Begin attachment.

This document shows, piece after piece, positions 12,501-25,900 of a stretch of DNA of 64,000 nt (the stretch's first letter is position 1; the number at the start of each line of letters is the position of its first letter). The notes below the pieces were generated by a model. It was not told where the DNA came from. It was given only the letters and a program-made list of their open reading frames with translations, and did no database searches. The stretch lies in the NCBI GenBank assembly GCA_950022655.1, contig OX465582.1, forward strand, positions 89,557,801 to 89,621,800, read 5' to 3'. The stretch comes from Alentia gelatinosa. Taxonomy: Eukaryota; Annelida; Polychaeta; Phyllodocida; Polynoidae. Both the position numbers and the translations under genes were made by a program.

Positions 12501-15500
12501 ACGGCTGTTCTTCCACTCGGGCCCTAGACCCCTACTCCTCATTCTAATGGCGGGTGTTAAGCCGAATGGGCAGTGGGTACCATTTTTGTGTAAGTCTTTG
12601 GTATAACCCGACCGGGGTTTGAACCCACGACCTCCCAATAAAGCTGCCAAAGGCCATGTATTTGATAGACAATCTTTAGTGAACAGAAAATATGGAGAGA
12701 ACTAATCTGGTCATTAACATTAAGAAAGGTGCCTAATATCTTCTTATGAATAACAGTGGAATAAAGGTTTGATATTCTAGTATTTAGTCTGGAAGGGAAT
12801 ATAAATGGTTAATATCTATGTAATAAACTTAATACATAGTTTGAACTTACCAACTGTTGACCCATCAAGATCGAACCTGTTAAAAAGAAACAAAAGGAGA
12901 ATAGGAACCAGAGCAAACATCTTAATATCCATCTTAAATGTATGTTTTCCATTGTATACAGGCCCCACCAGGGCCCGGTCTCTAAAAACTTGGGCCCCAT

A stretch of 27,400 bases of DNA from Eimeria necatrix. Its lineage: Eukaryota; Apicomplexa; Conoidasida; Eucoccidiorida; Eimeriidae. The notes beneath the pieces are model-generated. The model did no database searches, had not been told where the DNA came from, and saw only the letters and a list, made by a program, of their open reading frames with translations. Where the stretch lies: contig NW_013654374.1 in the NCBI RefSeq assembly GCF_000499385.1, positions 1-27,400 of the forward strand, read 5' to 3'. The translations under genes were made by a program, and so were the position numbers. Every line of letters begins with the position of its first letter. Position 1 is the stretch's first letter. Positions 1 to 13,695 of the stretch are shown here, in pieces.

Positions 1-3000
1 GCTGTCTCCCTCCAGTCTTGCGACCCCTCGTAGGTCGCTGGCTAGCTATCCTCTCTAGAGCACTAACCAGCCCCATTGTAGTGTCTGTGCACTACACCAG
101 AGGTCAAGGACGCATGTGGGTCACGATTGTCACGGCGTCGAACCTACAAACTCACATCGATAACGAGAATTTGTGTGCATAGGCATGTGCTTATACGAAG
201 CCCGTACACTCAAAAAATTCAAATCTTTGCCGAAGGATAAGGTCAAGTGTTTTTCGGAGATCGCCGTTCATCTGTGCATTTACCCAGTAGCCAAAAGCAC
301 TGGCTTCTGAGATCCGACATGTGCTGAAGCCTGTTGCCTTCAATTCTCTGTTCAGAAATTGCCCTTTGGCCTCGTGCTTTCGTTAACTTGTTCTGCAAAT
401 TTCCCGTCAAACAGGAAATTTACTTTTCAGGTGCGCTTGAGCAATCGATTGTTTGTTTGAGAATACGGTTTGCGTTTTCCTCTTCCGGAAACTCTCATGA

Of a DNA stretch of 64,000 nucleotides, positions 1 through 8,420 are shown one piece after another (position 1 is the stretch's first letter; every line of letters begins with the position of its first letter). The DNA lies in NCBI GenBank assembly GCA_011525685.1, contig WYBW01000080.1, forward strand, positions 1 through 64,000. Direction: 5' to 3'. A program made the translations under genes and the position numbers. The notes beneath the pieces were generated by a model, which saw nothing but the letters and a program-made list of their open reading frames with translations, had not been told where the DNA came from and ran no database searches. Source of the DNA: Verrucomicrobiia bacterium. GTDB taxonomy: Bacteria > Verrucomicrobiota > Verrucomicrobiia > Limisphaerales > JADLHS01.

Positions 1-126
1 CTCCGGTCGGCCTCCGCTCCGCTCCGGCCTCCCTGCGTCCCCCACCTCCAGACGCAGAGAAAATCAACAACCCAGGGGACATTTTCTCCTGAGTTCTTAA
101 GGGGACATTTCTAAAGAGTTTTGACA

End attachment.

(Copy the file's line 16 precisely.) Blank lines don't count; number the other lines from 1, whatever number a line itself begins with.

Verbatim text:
Positions 1-126